10. On the presentation of the winding-up petition, I made an order for issue of notice and advertisement of the date of hearing. An application by the company for postponement of the advertisement of the date of hearing was dismissed because I did not find sufficient reason to grant the prayer. Against that order the company has presented an appeal to the appellate side of this court, and, pending disposal of the appeal, there is a stay of the issue of notice by advertisement.
11. The result, therefore, is that if, for the purpose of examining the merits of the present proposition, it becomes necessary to hear parties other than those that are already before me (viz., the company and the petitioning creditor), it may not be possible for me to have the benefit of their views because the only way in which the company court can put all interested parties on notice, so that they may appear with relevant information necessary to assist the court, is the advertisement. In the absence of such an advertisement, which gives an opportunities to the parties interested to come before the court, it may not be possible for me to act upon the confidence that all that is to be said on the matter has been said by the parties actually before me, nor is there material either already placed before me or capable of being called for or supplemented fully and satisfactorily in order to ascertain which persons might be affected and in what manner their rights may have to be protected.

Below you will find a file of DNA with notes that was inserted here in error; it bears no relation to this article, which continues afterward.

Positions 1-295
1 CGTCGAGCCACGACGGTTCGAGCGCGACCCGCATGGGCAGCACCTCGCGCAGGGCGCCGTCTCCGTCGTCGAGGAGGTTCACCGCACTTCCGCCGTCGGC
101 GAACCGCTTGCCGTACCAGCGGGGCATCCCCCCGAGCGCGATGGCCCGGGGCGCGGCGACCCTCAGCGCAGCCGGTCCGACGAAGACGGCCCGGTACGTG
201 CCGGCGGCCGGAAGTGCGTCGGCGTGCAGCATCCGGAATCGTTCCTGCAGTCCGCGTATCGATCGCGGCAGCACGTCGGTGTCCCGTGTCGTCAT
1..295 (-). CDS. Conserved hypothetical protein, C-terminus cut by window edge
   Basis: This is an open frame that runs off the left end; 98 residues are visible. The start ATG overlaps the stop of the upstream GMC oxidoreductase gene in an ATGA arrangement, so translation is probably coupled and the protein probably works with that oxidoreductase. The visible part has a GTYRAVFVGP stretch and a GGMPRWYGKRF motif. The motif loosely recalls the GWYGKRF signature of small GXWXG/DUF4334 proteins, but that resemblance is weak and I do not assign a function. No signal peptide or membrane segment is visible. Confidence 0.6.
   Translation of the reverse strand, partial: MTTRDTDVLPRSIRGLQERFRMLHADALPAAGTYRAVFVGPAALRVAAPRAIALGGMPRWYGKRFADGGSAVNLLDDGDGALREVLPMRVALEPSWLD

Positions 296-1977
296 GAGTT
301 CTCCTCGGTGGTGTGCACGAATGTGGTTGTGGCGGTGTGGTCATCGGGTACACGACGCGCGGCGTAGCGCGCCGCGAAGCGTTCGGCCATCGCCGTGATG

12. Further, the present application is by the very party which has prevented the court from issuing notice by advertisement. I do not consider it correct on principle to hear an application for an interim order or interim relief or direction at the instance of the very party which has disabled the court from issuing notice in the manner ordinarily prescribed by company law and thus deprived it of the avenues of informing itself on all materials relevant to the prayer now made.
13. I therefore dismiss this application.
14. I need hardly add that this does not prevent either the company or any interested person from taking, at an appropriate stage, properly framed proceedings, such as are contemplated or provided by the Companies Act, complying with all the provisions of the Act designed to elicit the opinion of and ensure the protection of the rights of